The discrepancy between events and the terms of the lease, the circumstances of its tardy drafting and execution on the eve of Rockwell's indictment, the continuation of the efforts to avoid a paper trail identifying the investor, and the simple fact that we do not believe Jessup's testimony to be worthy of credence, compel the conclusion that the lease was a sham designed to minimize the apparent scope of Rockwell's involvement. Rockwell was, by virtue of his paying for items not limited to the waterslide site, and by the interdependent character of the park and slide, an investor in the entire venture and not in some discrete portion of it.
Therefore, the entire parcel known as Indian Lake Park, that is roughly that portion circumscribed by the perimeter fence, and all attachments and improvements thereto, is subject to forced sale to recover the amount of drug proceeds invested in the property, and the costs incurred by the United States Marshal in maintaining it. As we concluded above, Rockwell's total investment was $ 328,100. This figure must be reduced by $ 105,000, the approximate amount invested in unassembled waterslide parts which were independently seized. Therefore, the United States is entitled to the forfeiture of $ 223,100 of the proceeds of the sale of Indian Lake Park, plus Marshal's costs.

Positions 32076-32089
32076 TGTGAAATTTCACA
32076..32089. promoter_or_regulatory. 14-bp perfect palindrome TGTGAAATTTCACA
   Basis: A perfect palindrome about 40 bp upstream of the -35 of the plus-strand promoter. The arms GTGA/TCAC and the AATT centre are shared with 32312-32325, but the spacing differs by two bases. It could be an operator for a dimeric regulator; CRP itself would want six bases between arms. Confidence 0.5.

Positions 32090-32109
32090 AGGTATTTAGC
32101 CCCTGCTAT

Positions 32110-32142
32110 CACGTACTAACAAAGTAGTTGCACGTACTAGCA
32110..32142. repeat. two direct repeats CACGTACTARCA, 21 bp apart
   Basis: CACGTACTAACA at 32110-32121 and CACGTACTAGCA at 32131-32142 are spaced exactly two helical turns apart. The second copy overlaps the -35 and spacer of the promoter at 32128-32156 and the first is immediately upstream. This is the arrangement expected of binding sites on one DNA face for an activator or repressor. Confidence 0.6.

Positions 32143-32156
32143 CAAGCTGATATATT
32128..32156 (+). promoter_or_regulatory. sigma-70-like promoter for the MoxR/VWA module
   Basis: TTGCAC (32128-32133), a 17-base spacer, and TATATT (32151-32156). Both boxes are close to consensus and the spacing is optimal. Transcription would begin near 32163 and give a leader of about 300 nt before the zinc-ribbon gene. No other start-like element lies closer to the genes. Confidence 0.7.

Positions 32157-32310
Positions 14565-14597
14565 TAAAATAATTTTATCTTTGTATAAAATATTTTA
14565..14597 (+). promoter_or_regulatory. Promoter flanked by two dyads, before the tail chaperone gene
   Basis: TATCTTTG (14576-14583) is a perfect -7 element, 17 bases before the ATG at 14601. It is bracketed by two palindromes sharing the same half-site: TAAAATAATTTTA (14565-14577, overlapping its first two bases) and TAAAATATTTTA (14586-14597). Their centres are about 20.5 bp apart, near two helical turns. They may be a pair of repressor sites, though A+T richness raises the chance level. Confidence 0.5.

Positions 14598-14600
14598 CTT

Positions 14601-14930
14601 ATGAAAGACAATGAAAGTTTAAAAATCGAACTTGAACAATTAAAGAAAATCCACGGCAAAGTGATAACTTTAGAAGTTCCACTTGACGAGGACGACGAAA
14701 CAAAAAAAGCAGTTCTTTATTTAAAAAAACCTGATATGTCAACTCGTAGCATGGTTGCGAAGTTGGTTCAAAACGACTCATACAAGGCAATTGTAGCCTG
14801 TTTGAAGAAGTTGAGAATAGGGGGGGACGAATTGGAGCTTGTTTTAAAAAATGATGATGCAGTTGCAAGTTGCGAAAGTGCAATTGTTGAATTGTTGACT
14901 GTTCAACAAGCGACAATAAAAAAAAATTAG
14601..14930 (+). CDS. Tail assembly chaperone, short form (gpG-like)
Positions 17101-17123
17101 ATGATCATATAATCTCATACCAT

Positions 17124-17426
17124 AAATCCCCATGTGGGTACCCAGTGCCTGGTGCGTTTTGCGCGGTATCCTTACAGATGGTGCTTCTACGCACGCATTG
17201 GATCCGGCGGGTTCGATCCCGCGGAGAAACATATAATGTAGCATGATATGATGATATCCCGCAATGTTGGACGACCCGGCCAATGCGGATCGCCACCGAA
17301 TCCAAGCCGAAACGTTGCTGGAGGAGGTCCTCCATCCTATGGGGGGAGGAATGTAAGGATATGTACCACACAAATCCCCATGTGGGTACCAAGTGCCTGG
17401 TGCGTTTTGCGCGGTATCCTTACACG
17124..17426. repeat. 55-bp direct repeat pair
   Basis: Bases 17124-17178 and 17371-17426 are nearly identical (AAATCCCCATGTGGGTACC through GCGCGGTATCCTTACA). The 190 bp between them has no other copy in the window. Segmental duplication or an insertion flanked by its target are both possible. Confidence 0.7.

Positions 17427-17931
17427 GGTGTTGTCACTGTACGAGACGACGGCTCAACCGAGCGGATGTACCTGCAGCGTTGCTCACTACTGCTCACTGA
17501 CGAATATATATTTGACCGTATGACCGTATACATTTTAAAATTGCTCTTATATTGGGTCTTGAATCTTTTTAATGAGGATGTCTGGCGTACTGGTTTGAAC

Petitioners do not come to this proceeding with clean hands. The nature of Jessup's dealings with Rockwell, the extensive use of large amounts of cash, the studied efforts to avoid a paper trail and to conceal Rockwell's involvement all compel the conclusion that to permit petitioners to participate equally in the sale proceeds would permit Jessup to profit unjustly from the influx of money he must have known was tainted. Therefore, the United States is to recover first the full sum of $ 223,100 and Marshal's costs from the sale proceeds, with the balance remaining, if any, to be paid to the petitioner Society.
AND NOW in accord with the accompanying Opinion it is hereby ORDERED:
1) That the parcel known as Indian Lake Park, that is that area circumscribed by the perimeter fence, is subject to forced sale to permit the United States to recover the sums described below.
2) That the United States is to recover from the proceeds of said sale the amount of $ 223,100 being the investment of Ernest Rockwell which was forfeited pursuant to 21 U.S.C. § 848(a) and § 853.